It is not the warming of the oceans that will likely be the culprit behind rising sea levels, but the slow melting of the ice sheets.
The melting of ice sheets contributed more to the rise in sea levels around the world than the warming of the oceans during the Last Interglacial Period, according to a new study out of the University of Arizona.
The results of the study indicate that the current melting of the ice shelves is a significant threat to coasts across the globe, as sea levels are expected to rise by three feet by the end of the 21st century.
To determine the rate of rising, the researchers analyzed paleoceanic records of sea surface temperatures around the world during the 5,000-year period during the Last Interglacial Period, an era of warmth that lasted from 130,000 to 120,000 years ago.
This data was then compared to computer models simulating ocean temperatures and calculated the contributions from the thermal expansion of water.
They found that the thermal expansion of water could have added no more 1.3 feet in sea levels during that time.
The same data showed that water temperatures during the Last Interglacial Period were only 1.3 degrees Fahrenheit above temperatures today.
"This means that even small amounts of warming may have committed us to more ice sheet melting than we previously thought. The temperature during that time of high sea levels wasn't that much warmer than it is today," said Nicholas McKay, a doctoral student at the University of Arizona's department of geosciences and the paper's lead author.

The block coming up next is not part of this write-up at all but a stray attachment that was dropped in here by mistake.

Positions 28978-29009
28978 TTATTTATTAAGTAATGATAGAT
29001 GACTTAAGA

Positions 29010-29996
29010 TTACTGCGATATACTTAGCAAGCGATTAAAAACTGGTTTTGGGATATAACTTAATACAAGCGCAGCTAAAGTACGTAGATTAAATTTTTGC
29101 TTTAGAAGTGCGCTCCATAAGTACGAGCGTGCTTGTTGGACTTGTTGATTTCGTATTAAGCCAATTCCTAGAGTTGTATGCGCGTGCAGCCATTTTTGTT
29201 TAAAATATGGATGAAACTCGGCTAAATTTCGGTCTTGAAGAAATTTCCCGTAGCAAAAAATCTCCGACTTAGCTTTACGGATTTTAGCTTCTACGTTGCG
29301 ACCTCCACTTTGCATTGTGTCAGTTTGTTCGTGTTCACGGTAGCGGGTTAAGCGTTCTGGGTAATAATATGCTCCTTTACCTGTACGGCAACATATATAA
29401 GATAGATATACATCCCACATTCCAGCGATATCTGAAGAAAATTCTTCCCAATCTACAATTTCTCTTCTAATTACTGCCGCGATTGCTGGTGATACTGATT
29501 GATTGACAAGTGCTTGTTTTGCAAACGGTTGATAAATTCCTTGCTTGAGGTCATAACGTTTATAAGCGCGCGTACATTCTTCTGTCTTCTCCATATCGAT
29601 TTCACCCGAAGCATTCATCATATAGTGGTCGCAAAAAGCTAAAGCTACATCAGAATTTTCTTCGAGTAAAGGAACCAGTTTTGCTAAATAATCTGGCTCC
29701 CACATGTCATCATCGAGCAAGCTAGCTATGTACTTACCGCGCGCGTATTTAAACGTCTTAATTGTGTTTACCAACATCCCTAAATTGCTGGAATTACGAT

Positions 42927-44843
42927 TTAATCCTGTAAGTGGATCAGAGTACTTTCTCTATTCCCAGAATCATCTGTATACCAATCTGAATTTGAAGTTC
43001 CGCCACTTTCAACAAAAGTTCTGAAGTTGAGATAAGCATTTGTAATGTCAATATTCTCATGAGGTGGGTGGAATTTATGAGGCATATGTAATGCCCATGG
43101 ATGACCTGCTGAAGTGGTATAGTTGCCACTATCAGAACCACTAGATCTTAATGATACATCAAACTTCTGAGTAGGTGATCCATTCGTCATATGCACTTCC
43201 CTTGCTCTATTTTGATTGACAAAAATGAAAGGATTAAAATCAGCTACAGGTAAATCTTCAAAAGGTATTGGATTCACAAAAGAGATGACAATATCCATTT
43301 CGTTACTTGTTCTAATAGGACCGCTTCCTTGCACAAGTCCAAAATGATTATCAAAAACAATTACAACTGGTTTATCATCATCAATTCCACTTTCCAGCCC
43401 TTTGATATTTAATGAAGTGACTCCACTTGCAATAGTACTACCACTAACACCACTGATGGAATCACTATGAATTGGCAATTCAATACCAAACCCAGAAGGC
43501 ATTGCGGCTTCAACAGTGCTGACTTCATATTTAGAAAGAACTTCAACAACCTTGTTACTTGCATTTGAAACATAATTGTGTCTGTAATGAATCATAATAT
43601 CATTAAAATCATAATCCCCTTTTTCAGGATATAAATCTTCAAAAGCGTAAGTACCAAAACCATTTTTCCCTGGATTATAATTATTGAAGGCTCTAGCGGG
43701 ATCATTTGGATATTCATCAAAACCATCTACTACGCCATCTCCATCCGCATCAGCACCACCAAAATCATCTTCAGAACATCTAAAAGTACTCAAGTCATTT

“Even if we stopped greenhouse gas emissions right now, the Earth would keep warming, the oceans would keep warming, the ice sheets would keep shrinking, and sea levels would keep rising for a long time," he stated in a news release
about the study.
The authors imply that 13.5 to 19 feet of sea level increase during the Last Interglacial came from the Antarctic Ice Sheet, "reemphasizing the concern that both the Antarctic and Greenland Ice Sheets may be more sensitive to warming temperatures than widely thought," said Jonathan Overpeck, co-director of the UA's Institute of the Environment and a co-author of the study.
The study cautioned that past evidence is not a prediction for the future, and that different conditions affected the warming of the Earth now compared to the Last Interglacial Period.
"The message is that the last time glaciers and ice sheets melted, sea levels rose by more than eight meters. Much of the world's population lives relatively close to sea level. This is going to have huge impacts, especially on poor countries," McKay said.
The study will appear in the journal Geophysical Research Letters.